I think a post I wrote on motivating our kids to learn fits with your sentiments: http://www.excuseourmess.com/the-homeschooling-hedonist-motivating-our-kids-to-learn/

  • David, thank you for sharing. Are you going to build coop or freeschool or serious clubs (robotics, Math Circle) opportunities?

    Here are the concept maps my (unschooled) kid and I made for Peter Gray’s “Free to learn”: http://www.moebiusnoodles.com/2013/05/free-to-learn-peter-gray/ Peter’s thoughts on play echo yours.

  • Glad to hear this Dave. I know it is a big decision, but seeing your previous blog on this topic, I knew you were never going to be happy with what was available at school for Thanasi. Time for a chat methinks, will call soon.

    Thinking of you all, 


  • Carol McLaughlin wrote:

    I am so sad to hear this situation has not improved. I read an earlier post from you and was really hoping the year would get better somehow.  Thank you for not blaming the teacher but it saddens me that as teachers we are not the ones driving the educational ship.  I am fortunate to teach where we are expected to teach the educational standards but have the freedom in how we do this.  Your child’s previous teacher does not have this freedom. 🙁

    One part of your post really struck me. Seeing the definition of rigirous in the light of how learning should look is  a little frightening.  Praying your child excells in his new learning environment.  Also praying that one day he can return to a different school with a different view point.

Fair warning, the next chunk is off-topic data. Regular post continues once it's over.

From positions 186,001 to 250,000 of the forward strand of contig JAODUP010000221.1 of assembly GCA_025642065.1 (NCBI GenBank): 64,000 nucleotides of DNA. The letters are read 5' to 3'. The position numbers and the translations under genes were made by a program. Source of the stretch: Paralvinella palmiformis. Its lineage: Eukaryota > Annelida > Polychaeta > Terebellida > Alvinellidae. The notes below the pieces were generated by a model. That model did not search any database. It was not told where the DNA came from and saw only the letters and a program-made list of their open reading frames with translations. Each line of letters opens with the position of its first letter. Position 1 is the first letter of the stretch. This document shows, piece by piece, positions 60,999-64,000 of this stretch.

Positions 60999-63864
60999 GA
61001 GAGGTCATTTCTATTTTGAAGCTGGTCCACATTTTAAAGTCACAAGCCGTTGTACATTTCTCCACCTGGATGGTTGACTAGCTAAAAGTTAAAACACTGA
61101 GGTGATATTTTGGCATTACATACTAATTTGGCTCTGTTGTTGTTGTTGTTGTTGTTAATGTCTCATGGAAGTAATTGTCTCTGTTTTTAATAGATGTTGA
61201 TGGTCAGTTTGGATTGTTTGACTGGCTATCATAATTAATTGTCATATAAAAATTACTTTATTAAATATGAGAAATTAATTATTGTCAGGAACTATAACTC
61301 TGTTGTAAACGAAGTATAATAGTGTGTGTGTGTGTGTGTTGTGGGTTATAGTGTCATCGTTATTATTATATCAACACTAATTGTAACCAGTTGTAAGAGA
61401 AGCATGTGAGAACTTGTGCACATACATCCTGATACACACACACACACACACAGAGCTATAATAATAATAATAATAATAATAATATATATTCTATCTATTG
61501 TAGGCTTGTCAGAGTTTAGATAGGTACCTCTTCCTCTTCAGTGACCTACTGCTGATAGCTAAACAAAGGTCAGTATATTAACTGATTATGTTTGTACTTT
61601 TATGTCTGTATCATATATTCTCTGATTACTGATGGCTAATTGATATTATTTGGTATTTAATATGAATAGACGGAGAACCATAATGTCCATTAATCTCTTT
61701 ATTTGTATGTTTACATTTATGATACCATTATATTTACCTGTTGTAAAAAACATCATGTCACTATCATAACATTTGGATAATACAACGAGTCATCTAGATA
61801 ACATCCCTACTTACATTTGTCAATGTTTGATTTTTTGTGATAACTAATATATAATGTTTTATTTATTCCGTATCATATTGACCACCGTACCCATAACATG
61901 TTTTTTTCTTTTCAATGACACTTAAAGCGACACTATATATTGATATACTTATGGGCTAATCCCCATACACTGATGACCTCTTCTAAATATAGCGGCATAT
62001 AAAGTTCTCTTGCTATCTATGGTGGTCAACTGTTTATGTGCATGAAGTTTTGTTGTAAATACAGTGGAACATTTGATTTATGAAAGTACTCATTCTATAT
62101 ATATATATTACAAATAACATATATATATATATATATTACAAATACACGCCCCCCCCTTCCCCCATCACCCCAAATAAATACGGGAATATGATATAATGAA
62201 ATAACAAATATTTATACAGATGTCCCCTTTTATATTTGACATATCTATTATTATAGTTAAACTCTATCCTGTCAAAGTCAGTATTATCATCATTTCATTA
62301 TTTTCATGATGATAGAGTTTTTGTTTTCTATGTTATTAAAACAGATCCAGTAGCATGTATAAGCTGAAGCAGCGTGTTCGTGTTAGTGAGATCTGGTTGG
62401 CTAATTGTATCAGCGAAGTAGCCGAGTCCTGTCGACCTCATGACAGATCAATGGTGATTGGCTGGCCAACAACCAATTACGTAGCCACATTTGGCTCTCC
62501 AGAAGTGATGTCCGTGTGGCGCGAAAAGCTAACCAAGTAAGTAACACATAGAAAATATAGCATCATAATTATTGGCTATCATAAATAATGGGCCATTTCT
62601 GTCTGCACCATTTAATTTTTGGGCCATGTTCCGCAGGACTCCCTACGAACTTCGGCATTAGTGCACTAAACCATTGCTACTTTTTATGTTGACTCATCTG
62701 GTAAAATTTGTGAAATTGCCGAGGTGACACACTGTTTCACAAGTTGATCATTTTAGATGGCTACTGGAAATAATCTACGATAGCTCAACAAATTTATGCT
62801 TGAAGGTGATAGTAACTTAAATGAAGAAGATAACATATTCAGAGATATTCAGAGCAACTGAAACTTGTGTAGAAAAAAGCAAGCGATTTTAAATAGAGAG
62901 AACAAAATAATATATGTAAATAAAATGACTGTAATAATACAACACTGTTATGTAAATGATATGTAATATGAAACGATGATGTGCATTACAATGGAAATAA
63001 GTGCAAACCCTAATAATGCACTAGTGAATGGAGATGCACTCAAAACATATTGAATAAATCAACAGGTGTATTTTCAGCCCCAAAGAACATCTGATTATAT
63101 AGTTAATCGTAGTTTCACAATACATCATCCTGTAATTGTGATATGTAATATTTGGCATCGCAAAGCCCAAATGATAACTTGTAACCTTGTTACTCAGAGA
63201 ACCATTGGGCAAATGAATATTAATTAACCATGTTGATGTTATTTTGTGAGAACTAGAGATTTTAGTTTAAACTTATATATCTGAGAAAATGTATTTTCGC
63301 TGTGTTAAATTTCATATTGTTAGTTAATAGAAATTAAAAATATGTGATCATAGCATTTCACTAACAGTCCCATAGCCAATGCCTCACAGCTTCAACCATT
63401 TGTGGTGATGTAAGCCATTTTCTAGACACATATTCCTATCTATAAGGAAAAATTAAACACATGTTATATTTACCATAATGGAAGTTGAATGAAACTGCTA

Praying most of of all that the superintendent truly absorbs and applies your well written reasons to change things.


  • We home schooled our kids until they were well into their teens, and I think it worked out pretty well. At the time we started, over ten years ago, the issue was more that our oldest didn’t seem temperamentally a good match for public school (as I wasn’t). We were also concerned that our urban school district wasn’t a healthy or entirely safe environment, but we didn’t want to move to the suburbs. It seemed like kind of a crazy choice at first, since home schooling was then fairly new a option that had been pushed mostly by the religious right. I was pretty open to the idea because of my generally bad experiences in school, and my one year of experience with a “free school” in the 1970’s, while my wife felt more backed into the decision. It grew on us over the years.